“Time and again we have proven that we can do great things with our united strength,” said Elago. “We do not rely on the favor of any political juggernaut, the movement of young people intertwined with those who are in need the most, speaks for itself. That’s why I’m here.”

Kabataan has run on a platform for the advancement of the youth agenda, primarily for free education, #BetterInternet and gender equality. She elaborated that gender equality did not only mean civil liberties and respect for women, but upholding the rights of women especially in all forms of economic activity. That entails better wages and conditions of work as well.

What has been most striking, though, is a palpable uptake in the participation and clamor generated by young people in the time of Duterte. We need only to look at the outrage over the government deeming former dictator Ferdinand Marcos a national hero and the “historical revisionism” by education officials, the members of the Marcos family still in power and others to portray the country’s years of martial law as something to look back fondly at.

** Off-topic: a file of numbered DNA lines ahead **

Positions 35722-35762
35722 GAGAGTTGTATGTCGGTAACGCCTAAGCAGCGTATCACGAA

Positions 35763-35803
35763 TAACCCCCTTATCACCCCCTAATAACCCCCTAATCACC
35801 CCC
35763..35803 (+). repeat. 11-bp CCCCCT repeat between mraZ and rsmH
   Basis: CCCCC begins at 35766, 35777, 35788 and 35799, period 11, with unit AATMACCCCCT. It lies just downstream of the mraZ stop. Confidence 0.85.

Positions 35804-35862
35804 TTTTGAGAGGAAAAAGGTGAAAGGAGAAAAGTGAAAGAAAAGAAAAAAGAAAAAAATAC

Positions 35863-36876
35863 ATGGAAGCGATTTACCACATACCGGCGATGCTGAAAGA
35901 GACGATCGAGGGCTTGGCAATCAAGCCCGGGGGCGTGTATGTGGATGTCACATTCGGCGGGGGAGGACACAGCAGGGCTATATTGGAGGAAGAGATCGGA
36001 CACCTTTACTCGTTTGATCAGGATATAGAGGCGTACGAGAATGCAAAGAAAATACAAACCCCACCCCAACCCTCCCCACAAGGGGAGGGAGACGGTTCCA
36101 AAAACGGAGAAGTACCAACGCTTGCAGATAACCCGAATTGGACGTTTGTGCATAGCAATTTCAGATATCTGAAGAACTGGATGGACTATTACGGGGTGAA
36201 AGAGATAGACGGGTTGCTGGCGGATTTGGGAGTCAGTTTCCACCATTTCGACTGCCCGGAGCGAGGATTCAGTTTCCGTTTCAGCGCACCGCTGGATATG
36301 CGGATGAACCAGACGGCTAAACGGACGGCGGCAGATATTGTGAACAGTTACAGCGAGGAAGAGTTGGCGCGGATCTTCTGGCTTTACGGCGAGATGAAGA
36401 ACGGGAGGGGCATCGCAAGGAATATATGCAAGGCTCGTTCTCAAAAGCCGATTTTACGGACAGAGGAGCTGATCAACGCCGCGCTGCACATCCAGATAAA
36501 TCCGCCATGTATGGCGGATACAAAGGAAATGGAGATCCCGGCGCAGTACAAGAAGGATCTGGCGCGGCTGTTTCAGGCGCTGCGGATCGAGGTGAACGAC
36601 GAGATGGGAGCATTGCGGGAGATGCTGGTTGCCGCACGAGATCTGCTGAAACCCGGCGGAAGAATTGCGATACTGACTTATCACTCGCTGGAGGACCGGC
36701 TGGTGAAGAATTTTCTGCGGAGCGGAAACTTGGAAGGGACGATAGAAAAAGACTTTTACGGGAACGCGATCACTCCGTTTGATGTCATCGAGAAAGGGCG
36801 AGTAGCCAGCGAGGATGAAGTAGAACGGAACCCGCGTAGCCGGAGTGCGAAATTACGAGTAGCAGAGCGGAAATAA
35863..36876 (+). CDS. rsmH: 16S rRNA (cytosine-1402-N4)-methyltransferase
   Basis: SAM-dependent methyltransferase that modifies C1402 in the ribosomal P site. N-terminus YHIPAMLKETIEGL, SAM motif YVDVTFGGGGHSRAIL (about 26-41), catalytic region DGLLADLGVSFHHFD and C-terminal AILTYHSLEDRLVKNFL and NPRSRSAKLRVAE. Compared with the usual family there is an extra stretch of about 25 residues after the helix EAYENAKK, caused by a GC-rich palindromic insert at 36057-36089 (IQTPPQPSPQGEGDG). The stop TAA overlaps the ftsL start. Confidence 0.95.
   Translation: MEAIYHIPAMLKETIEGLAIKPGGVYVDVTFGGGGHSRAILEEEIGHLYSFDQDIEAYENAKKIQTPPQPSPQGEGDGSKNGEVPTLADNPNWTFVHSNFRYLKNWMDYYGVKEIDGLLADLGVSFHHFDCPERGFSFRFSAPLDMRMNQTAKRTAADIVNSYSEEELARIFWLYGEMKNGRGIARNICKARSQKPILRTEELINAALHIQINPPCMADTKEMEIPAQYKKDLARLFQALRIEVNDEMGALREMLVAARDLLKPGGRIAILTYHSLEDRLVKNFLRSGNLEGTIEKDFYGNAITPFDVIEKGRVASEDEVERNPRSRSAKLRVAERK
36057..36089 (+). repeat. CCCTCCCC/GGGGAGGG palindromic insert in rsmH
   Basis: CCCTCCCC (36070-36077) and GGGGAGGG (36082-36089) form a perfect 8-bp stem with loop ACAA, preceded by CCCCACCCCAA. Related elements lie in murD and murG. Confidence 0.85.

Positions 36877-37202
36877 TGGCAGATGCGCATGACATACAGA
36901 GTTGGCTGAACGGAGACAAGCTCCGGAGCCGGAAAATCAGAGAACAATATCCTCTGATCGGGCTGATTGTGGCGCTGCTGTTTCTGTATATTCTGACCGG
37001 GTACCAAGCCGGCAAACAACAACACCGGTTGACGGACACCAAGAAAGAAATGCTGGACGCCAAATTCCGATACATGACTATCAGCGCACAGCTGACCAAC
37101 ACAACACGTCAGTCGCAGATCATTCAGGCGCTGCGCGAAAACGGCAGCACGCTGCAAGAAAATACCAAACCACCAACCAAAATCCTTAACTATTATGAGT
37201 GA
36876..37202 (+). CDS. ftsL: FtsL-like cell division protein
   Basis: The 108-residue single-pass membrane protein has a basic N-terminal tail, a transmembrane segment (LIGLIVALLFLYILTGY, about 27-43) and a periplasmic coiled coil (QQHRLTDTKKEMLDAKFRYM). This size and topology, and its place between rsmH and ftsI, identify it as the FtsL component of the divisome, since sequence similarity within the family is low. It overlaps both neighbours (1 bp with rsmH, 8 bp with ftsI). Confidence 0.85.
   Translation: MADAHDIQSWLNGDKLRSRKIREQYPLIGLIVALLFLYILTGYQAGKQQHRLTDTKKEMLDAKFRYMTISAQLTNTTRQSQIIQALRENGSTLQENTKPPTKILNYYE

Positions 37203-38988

Credit: Courtesy of Sarah Elago
Sarah Elago speaks at a rally in Manila.

On more than one occasion, Duterte has teased and threatened with his intentions of a return to the Marcos era style of leadership. Early this month, he warned the public that if unrest against his administration does not falter, he will declare a “revolutionary government” by suspending the writ of habeas corpus and arresting all of his critics and detractors.

“Our future is at stake,” said Elago. “We know about history, and we may be young but a nation does not forget especially when the threat is too blatant to ignore. The turnout of protests against any return to dictatorial rule is an indication. Young people are a near unlimited well of creativity and dissent.”

A series of student walkouts against the spate of human rights abuses and worsening economic conditions under the Duterte administration irked the President last year. He responded by saying he would give their slots in their universities to other poor students from far flung areas instead. Despite this, thousands of students slammed the leader for attempting to pit them against each other.

All-out attack

Elago came into office at probably one of the most challenging times in Philippine politics. This young public servant remains unafraid to voice out their youth party-list’s position on various issues amid overwhelming majority of the Congress representatives (over 200 out of 290) sides with the administration. Friends were few, so Kabataan, the rest of Makabayan and a handful more comprise the House’s minority leadership.